Academic journal article American Journal of Pharmaceutical Education

Professional Competencies Learned through Working on a Medication Education Project

Academic journal article American Journal of Pharmaceutical Education

Professional Competencies Learned through Working on a Medication Education Project

Article excerpt

INTRODUCTION

Societal changes and changes in health care have had a great impact on the field of pharmaceutical practice and on pharmacy as a profession, making it necessary for pharmacists to possess some generic competencies. Furthermore, since pharmacists often work as managers, interpersonal competencies such as working with different people, social interaction, cooperation, and giving and receiving feedback are particularly essential.

As a part of the European Tuning Project, a largescale consultation was organized among graduates, employers, and academics to identify the most important generic competencies needed for each of the academic fields involved. (1) As a result, 3 different types of generic competencies were distinguished: instrumental competencies, interpersonal competencies, and systemic competencies. Instrumental competencies include cognitive, methodological, technological, and linguistic abilities; interpersonal competencies encompass individual abilities like social skills, social interaction, and cooperation. Systemic competencies include abilities and skills that involve whole systems, like a combination of understanding, sensibility, and knowledge. These generic competencies are in accordance with the ability-based outcomes that the Center for the Advancement of Pharmaceutical Education (CAPE) has recognized in the United States. (2) Traditional thinking is that once you learn something at school, you can transfer your knowledge and apply it in different situations. This view, called learning transfer, has been challenged and some have concluded that learning is situational. (3) This may be the case, especially when obtaining some generic competencies that cannot be taught. In fact, they are acquired or developed by the student or learner during the process of learning. (1) This means the traditional behaviorist approach to teaching, where students are passive listeners to information, is not sufficient; students have to be engaged as active participants in the learning process. Thus, a learner-centered constructivist approach that emphasizes students' active participation is valuable. Project-based learning is one of the methods grounded in constructivism; it supports student engagement in problem-solving situations. (4,5)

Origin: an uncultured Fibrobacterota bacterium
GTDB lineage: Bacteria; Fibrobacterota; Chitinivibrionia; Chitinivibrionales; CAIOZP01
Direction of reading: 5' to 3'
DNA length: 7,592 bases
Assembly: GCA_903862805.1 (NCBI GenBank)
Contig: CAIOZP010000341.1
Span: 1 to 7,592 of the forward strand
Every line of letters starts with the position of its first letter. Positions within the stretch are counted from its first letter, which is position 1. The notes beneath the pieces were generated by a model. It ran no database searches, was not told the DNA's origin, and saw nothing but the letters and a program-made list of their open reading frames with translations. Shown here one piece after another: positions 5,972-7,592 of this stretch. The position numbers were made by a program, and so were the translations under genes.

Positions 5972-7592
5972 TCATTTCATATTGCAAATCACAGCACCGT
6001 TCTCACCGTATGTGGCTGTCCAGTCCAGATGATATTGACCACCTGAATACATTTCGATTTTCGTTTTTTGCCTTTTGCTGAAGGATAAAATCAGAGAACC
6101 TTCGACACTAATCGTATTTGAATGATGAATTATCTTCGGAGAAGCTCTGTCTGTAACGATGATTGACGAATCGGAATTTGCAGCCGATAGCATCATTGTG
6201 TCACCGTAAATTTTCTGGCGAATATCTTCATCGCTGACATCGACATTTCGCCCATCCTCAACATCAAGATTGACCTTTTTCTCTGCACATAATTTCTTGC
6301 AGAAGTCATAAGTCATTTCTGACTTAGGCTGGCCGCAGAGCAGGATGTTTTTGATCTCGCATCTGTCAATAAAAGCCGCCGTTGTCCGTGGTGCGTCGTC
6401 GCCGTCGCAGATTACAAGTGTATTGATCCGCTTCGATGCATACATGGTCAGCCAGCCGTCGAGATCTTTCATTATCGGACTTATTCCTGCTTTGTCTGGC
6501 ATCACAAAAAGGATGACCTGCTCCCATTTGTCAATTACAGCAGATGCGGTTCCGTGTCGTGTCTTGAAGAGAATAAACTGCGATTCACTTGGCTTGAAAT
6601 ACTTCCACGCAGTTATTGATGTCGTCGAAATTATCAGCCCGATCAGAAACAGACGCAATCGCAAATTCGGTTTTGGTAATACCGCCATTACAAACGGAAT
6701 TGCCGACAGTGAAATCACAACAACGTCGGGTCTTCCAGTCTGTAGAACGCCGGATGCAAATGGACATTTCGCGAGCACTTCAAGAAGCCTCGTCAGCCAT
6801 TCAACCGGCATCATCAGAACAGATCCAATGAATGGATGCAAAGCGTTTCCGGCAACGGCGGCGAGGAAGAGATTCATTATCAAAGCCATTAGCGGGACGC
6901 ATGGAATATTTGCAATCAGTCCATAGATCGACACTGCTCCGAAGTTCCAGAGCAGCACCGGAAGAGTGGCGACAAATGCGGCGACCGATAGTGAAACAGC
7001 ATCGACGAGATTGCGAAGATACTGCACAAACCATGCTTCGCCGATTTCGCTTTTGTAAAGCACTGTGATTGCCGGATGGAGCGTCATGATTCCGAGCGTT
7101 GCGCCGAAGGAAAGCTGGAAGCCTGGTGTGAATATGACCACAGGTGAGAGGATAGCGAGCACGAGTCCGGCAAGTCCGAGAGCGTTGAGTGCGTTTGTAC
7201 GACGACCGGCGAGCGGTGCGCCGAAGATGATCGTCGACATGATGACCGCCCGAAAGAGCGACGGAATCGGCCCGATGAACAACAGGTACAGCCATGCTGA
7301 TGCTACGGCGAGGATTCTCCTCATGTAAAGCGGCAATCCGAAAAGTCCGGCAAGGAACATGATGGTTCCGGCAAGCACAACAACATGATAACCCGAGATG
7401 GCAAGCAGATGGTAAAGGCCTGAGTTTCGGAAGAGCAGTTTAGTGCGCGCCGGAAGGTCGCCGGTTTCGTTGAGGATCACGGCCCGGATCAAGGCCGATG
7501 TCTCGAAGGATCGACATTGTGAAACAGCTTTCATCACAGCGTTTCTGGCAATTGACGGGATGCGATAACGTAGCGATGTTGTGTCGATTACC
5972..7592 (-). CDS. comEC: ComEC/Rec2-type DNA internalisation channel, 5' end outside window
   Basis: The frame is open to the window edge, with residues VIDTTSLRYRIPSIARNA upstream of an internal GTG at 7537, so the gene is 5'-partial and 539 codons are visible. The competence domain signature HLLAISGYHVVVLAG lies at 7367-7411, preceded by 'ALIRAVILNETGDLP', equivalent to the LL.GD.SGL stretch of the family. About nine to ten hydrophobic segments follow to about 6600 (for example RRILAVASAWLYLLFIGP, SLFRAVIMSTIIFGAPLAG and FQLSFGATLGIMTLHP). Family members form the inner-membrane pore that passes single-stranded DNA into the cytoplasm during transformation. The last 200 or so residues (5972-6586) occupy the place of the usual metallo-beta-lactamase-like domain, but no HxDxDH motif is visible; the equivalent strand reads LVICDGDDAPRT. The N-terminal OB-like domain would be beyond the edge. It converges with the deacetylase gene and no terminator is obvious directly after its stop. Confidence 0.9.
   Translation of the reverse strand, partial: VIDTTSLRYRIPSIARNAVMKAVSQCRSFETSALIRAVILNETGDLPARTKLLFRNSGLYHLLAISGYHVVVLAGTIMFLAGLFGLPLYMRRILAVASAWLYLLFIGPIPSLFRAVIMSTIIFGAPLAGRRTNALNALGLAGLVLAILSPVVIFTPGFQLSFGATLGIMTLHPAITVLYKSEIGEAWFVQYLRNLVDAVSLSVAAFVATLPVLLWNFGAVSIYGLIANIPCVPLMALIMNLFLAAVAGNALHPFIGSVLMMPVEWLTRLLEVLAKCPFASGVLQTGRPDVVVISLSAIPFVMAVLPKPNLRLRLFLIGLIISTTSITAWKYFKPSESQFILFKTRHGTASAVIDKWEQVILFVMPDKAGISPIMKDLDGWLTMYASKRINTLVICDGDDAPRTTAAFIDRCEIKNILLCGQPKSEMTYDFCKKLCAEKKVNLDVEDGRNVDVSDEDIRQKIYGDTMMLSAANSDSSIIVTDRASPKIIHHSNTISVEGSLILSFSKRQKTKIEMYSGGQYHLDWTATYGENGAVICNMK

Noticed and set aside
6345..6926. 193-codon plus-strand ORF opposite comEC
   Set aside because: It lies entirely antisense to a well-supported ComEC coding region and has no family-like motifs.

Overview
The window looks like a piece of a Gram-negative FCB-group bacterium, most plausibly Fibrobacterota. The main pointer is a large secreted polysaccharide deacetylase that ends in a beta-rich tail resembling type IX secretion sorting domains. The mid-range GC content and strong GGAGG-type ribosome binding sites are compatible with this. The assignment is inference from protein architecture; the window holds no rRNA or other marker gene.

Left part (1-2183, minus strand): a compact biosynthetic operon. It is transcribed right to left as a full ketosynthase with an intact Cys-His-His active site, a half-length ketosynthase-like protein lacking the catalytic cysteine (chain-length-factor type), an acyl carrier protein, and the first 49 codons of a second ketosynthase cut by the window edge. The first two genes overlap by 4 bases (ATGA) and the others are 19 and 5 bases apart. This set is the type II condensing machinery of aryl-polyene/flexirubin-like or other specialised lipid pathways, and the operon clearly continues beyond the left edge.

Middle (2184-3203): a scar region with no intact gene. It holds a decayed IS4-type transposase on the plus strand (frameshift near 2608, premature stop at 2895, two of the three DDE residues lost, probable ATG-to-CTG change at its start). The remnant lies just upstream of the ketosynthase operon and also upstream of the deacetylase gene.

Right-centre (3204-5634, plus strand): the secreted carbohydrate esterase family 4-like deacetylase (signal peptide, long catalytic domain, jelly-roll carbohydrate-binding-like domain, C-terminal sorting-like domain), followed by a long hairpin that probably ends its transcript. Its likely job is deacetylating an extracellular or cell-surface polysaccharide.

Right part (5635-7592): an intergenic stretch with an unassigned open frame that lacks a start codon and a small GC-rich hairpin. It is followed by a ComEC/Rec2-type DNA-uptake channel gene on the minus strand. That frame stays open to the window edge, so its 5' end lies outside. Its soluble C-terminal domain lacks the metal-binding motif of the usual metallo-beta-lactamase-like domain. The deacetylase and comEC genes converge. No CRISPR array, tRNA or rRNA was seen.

Furthermore, it involves a societal context and participation in a community of practice as a critical aspect of learning. (3,6)

Project-based learning is a relatively long-term process that engages students in the investigation of authentic problems. During the project, students argue and apply information, concepts, and principles that enhance deep understanding. In project-based learning it is possible to improve competency in thinking, as the students need to formulate plans, track progress, and evaluate solutions. (7) Thomas concludes in his review that projects are complex tasks based on challenging questions or problems that involve students in planning, problem-solving, decision-making, or investigative activities; they give students the opportunity to work relatively autonomously over extended periods of time; and they culminate in realistic products or presentations. (4)

Many new approaches and methods for improving the clinical and problem-solving skills of pharmacists, such as simulated and virtual patients, and especially problem-based learning (PBL), have been used in the field of pharmacy since the 1990s. (8-10) However, the project-based learning method, which is close to but not the same as PBL, has rarely been used. (11,12) The aim of this study was to discover what kinds of competencies students learned during their projects, and furthermore, to describe their experiences of project work as a method of university teaching.

DESIGN

Project Work in Social Pharmacy

The Project Work in Social Pharmacy course has been included in the curriculum at the University of Kuopio (since 1.1.2010 University of Eastern Finland) since a pharmacy program was started there in 1973. …

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